The professors’ theory is that many investors make 401(k) asset allocation decisions in January for the entire year, so what they decide in January affects how much of each of their subsequent 11 monthly 401(k) contributions goes into the stock market. They found support for this theory by focusing on the University of Michigan Index of Consumer Sentiment (ICS): When that index rises in January, the stock market produces above-average performance from February through December.

They found further support for their theory when measuring the impact of a sentiment increase in each of the other 11 months. They found no impact similar to what they found for January.

The professors add that the January Sentiment Effect (JSE) is more statistically powerful than the January Barometer. In fact, after controlling for the JSE, they found that the January Barometer disappears — but not vice versa. That is welcome news this year, since the January Barometer is forecasting a decline through the end of the year and the JSE is slightly positive.

This research into the JSE contains both good and bad news for 2020 in particular. The good news is that the ICS end-of-January reading was higher than the end-of-December reading, which suggests the stock market should have an upward bias for the rest of 2020.

The bad news is that the January ICS increase was quite modest — to 99.8 from 99.3, an rise of just one-half of one percent. Per the econometric model the professors constructed from the historical data, this translates to only a modest boost in expected stock-market return: Just 10 basis points per month above normal for the rest of 2020, equal to only a bit more than 1% for the full February-to-December. That may not be enough to even pay for transaction costs.

In any case, a big qualification is in order: The surveys on which each month’s ICS reading is based are not exclusively conducted in that month. The data cutoff for the Jan. 31 release was the 27th of the month, for example, and for December’s reading it was before Christmas. So the increase from 99.3 to 99.8, modest as it was, is not a pure reflection of how investors’ moods changed in January. Some of the January increase might actually have happened in late December; by the same token, sentiment shifts in the last four days of January won’t show up until the February reading.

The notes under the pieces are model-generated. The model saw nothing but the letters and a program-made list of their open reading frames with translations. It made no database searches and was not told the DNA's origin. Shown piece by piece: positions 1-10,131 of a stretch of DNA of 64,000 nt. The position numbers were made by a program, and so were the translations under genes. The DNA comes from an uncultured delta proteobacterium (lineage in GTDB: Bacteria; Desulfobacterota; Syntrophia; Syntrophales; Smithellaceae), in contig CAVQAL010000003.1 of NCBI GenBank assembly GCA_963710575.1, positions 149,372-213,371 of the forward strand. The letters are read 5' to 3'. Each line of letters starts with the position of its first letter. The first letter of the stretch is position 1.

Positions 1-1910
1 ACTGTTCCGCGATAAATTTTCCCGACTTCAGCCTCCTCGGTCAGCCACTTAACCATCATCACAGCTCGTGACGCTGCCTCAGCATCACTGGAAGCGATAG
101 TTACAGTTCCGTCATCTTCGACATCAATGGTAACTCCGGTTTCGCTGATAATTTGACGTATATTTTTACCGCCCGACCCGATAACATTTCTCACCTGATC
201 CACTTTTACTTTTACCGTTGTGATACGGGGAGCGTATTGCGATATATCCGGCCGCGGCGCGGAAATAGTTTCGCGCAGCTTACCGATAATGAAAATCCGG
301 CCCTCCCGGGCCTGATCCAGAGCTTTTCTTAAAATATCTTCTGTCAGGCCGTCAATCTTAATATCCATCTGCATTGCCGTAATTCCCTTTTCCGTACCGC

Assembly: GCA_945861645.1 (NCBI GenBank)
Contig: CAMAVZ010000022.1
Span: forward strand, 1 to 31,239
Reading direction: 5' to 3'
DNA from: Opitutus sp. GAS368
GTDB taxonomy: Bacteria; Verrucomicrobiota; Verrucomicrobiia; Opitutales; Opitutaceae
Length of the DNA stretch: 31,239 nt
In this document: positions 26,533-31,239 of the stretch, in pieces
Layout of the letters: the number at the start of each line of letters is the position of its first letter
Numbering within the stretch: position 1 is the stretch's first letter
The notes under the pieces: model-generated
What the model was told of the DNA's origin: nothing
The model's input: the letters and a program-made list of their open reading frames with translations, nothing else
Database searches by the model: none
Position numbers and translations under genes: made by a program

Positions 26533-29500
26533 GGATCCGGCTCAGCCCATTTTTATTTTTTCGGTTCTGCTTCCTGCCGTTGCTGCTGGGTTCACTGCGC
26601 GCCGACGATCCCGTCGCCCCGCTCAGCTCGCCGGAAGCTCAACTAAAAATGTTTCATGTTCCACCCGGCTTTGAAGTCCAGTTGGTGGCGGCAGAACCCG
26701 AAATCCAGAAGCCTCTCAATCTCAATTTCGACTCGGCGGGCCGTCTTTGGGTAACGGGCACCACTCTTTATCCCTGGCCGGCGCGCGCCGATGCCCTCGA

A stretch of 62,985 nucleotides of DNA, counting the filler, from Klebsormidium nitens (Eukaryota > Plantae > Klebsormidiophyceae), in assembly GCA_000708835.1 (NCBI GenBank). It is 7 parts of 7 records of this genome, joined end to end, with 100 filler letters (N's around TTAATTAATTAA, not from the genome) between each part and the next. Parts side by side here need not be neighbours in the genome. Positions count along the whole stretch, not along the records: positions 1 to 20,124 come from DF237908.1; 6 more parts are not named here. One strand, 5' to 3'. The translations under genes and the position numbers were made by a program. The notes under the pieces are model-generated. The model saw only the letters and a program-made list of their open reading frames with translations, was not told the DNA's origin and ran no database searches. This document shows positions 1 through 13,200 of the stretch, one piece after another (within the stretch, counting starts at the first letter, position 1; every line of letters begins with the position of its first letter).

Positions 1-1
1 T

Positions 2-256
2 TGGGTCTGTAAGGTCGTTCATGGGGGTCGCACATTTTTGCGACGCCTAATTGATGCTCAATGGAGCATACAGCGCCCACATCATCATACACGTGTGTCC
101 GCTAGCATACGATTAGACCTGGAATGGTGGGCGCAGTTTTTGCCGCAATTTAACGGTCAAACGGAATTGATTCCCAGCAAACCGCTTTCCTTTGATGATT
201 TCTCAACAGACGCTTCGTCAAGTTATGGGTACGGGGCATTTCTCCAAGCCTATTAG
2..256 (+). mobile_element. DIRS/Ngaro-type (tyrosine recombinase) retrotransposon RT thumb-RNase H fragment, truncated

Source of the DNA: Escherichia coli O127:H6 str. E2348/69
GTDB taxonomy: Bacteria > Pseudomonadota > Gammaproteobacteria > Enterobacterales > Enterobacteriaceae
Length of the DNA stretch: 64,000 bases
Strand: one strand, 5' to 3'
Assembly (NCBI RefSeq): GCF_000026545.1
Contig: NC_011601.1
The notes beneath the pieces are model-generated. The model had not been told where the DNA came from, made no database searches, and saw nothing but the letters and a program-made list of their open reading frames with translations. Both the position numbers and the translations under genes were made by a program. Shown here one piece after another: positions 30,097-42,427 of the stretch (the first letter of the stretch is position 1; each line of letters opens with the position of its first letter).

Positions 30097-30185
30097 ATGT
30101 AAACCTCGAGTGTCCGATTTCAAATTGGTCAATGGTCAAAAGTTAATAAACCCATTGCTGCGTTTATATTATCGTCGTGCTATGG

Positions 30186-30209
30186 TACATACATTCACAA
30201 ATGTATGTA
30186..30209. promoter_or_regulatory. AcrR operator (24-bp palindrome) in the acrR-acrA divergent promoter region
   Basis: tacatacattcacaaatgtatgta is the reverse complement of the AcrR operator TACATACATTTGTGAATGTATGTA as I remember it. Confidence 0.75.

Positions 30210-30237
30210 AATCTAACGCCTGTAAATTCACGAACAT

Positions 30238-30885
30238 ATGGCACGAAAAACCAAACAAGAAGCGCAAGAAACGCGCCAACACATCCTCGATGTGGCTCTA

Furthermore, Daves said in an interview, in some of the early years of the ICS the interviews were typically done in the first half of the month. For that reason, he and his colleague conducted their study on the assumption that they needed to wait until the end-of-February reading before estimating whether consumer sentiment had increased or decreased in January. Further research is needed to know with confidence that the relevant variable today is the difference between the end-of-January and end-of-December readings.

Daves added, however, that he will worry if the ICS experiences a big drop in February. In the meantime, you may not want to use the ICS increase in January as the occasion to throw caution to the wind. Still, given that the January Barometer is negative, there is some solace in knowing that another January-based seasonal pattern finds at least bit of a reason to be optimistic.

Mark Hulbert is a regular contributor to MarketWatch. His Hulbert Ratings tracks investment newsletters that pay a flat fee to be audited. He can be reached at mark@hulbertratings.com

Read: Longtime bull says he’s sitting on cash ahead of a possible market correction

More: Excessive optimism in the stock market suggests there are more declines ahead